Just over the last two years, the peak power consumption on the plasma panels made by Samsung and Panasonic (which together control more than 80% of the plasma production) has dropped by about 2/3. Going to LED backlighting will also drop the power consumption on a LCD by close to 50% compared to CCFLs. I get the impression that the article didn't mention that either.

As I stated earlier, the power consumption issue with TVs has more to do with how big the screens have gotten. Anyone who wants to maximize the green factor in their TV decision should just go with a small screen, regardless of the display technology.

3db
12-24-2009, 04:43 AM
Problem with this generalization is that both CRT and plasma will vary the power consumption depending on the signal source -- i.e., a bright signal will consume more power than a dark signal. The power consumption will also vary based on whether the TV is calibrated -- the high contrast and high brightness settings in the torch modes will use more power than the settings closer to calibrated standards. LCDs' power consumption varies only on the lamp level -- doesn't matter what signals or calibration settings are used. An article published in Home Theater magazine three years ago found that when running a grayscale test signal using out-of-the-box settings, the plasma TVs in their test already used less power than the LCDs did.

I would also question how old the data cited in the article is. The fact that they limited the findings to TVs 40" and under is a red flag that the information is either way outdated or irrelevant, given that 32" plasma panels (that was the only plasma panel size less than 42") are no longer made and were never imported into the U.S. in large quantities to begin with

Just over the last two years, the peak power consumption on the plasma panels made by Samsung and Panasonic (which together control more than 80% of the plasma production) has dropped by about 2/3. Going to LED backlighting will also drop the power consumption on a LCD by close to 50% compared to CCFLs. I get the impression that the article didn't mention that either.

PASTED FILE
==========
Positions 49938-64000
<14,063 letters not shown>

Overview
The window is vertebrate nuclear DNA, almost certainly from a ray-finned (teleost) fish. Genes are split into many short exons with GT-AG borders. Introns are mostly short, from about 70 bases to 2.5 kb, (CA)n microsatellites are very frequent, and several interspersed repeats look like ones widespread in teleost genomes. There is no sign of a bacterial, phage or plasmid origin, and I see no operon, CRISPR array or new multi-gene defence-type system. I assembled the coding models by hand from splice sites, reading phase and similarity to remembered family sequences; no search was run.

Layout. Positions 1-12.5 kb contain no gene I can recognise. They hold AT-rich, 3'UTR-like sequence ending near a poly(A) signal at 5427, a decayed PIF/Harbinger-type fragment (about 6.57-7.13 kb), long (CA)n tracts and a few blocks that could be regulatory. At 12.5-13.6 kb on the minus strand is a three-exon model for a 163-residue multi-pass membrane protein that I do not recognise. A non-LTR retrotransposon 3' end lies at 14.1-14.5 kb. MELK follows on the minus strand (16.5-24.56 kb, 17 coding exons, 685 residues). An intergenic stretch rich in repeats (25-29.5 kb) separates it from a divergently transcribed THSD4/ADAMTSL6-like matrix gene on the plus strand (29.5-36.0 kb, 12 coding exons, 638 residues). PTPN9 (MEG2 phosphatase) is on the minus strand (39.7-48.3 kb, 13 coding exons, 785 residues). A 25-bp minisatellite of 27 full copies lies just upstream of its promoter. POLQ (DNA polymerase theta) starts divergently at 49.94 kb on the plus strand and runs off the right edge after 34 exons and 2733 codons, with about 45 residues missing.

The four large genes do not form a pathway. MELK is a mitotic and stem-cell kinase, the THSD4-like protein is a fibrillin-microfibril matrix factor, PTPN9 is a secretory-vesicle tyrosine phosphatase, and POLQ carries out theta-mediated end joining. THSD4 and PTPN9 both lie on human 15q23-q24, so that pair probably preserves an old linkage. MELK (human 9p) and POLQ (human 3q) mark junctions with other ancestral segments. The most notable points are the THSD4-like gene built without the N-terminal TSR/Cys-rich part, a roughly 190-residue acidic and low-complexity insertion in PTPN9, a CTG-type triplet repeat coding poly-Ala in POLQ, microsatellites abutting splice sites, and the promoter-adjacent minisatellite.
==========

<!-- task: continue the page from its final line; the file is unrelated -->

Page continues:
As I stated earlier, the power consumption issue with TVs has more to do with how big the screens have gotten. Anyone who wants to maximize the green factor in their TV decision should just go with a small screen, regardless of the display technology.

You raised some good points. I chose these articles because they were trying to keep the sizes of the displays roughly the same. They are probably out of date. Home Theater Magazine should run another power consumption test and include LED TVs. Out of curioisty, when Home Theater Mag ran that test, did they have the back light set too full power? I would think that if the backlighting was set to low that the power consumption would drop substantially.Also, what did the article say about everyday/normal use? That's the real test as people don't sit and watch test patterns on their screen. Watching a test pattern gets kidna boring after the 2nd day. :))

Mr Peabody
12-24-2009, 07:46 AM
I guess the big concern is the kilowatts but $48.00 a year to run your TV don't seem so bad. Then again, when you compare to getting it for $8.00. But what's the difference if you prefer plasma.

pixelthis
12-27-2009, 12:31 AM
I hate plasma with a pink and purple passion, but I AGREE that buying a display
because of its power usage is dumb.
Of course so is buying a plasma......:1: